Relaxation techniques can be very effective for calming nerves and the mind. Rather than focusing on what the plane, pilot or air hostess are doing, close your eyes and take long, deep breaths in through your nose and out through your mouth. Focus your attention on something calm, perhaps by visualising a favourite place, person or event. Starting with the tip of your toes and working your way up, tense and relax each part of your body for about 10 seconds. Some people find that listening to soothing music is helpful. There are even apps to help you conquer your fear of flying!
3 – Have healthy foods and drinks
While junk food can worsen your anxieties, healthy foods that are low in sugar can have the opposite effect. Complete meals and complex carbs will not only fill you up for longer, they’ll give you the energy to keep going all day. Stock up with high quality snacks like protein bars, granola, nuts and fresh fruit so you’re not tempted by the airport snack bars. For drinks, stay away from alcohol since this can potentially worsen your travel anxiety. Water is the best option on a flight. Offering plenty of hydration, there’s no alcohol, no sugar and no caffeine to cause energy highs/lows.
4 – Exercise before you travel
Sitting around and doing nothing while you wait for your flight is likely to increase your nervous energy and raise anxiety levels when it’s time to go. If possible, make time to slot in some exercise before travelling. From walking around the block to hitting the gym for a full workout, exercise will relax your muscles and mind so you’re distracted from the pre-flight jitters. If you’re waiting for a flight connection, why not take the opportunity to stretch your legs? Your body will love the activity and your relaxation techniques will work even better when you really need them.
5 – Remind yourself of the reason for the trip
Remember that travelling is merely a means to an end. It’s the method by which you get from A to B. While you may not be looking forward to the journey, try to use the powers of positive thinking to help you keep your mind firmly focused on the good bit: getting to the destination and seeing friends and family, or having a nice time on holiday. Ask yourself what activity you want to do most when you get there and who are you looking forward to seeing the most. Most importantly, are you going to get one lousy flight get in the way of having a great time?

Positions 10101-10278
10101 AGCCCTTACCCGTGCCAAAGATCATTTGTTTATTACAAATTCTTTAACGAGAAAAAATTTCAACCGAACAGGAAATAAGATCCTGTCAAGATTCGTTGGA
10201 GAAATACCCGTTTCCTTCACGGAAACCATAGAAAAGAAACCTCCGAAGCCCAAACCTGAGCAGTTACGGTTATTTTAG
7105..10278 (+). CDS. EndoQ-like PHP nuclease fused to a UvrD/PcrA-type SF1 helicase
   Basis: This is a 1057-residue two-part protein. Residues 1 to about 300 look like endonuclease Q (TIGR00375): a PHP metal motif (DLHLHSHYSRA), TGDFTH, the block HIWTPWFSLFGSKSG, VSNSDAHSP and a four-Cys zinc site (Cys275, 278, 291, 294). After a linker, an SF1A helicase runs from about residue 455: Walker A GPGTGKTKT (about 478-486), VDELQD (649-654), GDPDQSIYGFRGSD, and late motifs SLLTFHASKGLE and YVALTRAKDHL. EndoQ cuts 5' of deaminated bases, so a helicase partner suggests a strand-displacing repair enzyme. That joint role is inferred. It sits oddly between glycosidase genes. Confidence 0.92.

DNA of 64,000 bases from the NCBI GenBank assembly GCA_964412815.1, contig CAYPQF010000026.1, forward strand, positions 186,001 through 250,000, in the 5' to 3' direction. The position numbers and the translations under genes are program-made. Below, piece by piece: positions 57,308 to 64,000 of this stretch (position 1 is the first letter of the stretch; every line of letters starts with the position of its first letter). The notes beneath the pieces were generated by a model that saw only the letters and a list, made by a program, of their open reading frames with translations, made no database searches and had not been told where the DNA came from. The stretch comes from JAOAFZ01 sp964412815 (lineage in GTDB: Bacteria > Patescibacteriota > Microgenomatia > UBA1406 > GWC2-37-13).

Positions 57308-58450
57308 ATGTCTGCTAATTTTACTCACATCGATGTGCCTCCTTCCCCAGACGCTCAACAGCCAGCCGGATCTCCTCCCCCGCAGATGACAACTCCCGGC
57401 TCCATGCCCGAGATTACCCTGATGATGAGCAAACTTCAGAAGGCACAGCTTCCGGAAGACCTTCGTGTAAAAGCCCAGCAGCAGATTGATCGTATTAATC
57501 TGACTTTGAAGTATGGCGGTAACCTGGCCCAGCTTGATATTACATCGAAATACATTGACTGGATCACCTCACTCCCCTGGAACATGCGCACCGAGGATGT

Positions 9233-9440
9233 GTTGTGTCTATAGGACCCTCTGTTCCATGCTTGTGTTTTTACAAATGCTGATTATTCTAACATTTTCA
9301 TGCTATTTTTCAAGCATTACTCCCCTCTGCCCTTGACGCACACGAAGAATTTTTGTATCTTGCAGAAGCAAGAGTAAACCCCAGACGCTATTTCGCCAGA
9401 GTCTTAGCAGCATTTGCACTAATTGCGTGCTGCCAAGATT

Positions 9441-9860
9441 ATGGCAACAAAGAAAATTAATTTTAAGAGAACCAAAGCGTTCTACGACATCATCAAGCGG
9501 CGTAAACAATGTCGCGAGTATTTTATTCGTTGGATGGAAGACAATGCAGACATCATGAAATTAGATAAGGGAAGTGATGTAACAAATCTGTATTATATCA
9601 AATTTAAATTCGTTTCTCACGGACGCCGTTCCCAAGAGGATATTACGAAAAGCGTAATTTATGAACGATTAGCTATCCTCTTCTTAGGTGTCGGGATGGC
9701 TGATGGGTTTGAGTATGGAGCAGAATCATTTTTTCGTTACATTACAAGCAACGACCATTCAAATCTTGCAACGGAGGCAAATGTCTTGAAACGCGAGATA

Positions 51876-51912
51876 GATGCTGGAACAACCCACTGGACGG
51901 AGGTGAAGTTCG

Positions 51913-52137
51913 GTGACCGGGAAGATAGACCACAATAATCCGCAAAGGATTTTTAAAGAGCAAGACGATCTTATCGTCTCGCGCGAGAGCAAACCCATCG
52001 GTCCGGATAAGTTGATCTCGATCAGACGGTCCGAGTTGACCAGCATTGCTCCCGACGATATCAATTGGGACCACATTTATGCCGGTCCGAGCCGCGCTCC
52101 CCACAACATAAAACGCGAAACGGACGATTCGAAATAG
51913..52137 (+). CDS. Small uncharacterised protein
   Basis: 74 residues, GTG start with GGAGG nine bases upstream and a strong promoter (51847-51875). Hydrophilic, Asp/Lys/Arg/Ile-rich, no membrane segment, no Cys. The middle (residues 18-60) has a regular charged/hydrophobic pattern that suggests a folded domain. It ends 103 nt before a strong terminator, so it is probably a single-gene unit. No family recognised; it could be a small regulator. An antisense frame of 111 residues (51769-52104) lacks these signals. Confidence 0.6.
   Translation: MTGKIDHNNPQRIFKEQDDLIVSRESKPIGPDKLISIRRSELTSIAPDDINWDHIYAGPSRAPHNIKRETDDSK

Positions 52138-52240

Cognitive Behavioural Therapy (CBT) is based on the idea that thoughts, feelings and behaviours are interconnected and that by changing one you can change the others. It’s an effective ‘talking therapy’ technique that’s been known to help people deal with a variety of mental health issues, from anxiety and depression to self-esteem and substance misuse.
Put simply, the goal is to learn skills that you can take home and use to address real-life problems as they arise. The more you become comfortable using these techniques, the more of a habit CBT will become. We wrote a detailed blog about CBT here.
Here are 3 self-help techniques you can practise at home:
1 – Practice mindfulness and meditation
It is well known that practising mindfulness can have a wide range of positive impacts on mental health. Put briefly, mindfulness means intentionally and consciously paying attention to being in the present moment without letting judgement get in the way. It can help people suffering from harmful automatic thoughts to disengage from obsessive rumination and stay firmly grounded in the present.
For instance, if you’re constantly worrying about work problems when you’re trying to fall asleep, or you can’t concentrate on an important assignment because your mind keeps darting to an argument with a friend, you’re not focused on what is happening in the present moment.
Ask yourself the old question: How do you eat an elephant? And the answer is always: One bite at a time. Whether you’re working to overcome depression or breaking an unhealthy habit, change won’t be happening overnight. The trick is to break the big goal down into lots of little easy-to-score goals. Psychologists call this ‘successive approximation’.
Map out the path to victory by setting yourself up for lots of little progressive ‘wins’ and celebrate each of your key achievement. Be proud of any positive change, however small, and recognise the fact that progress isn’t linear. Not only will this make the long journey to better mental health seem much less daunting, progress will happen slowly but surely.
3 – Reframe your negative thoughts
When you feel negative or depressed, it can be difficult to recognise that there are good things in life too. This can be particularly pronounced during autumn or winter, especially if you are suffering from Seasonal Affective Disorder (SAD).
Try to rebalance your mind by a simple exercise of writing down three positive things in your day. Continue your gratitude journal every day; it’s a powerful tool to help forge new associations in your mind that make it easier to see the positives.
You can intensify the process by consciously countering negative thoughts straight away. For example, if your first thought upon entering a room is that you hate the colour of the wall, push yourself to notice 5 things you like in the room (e.g. nice view from the window, lovely lampshade etc).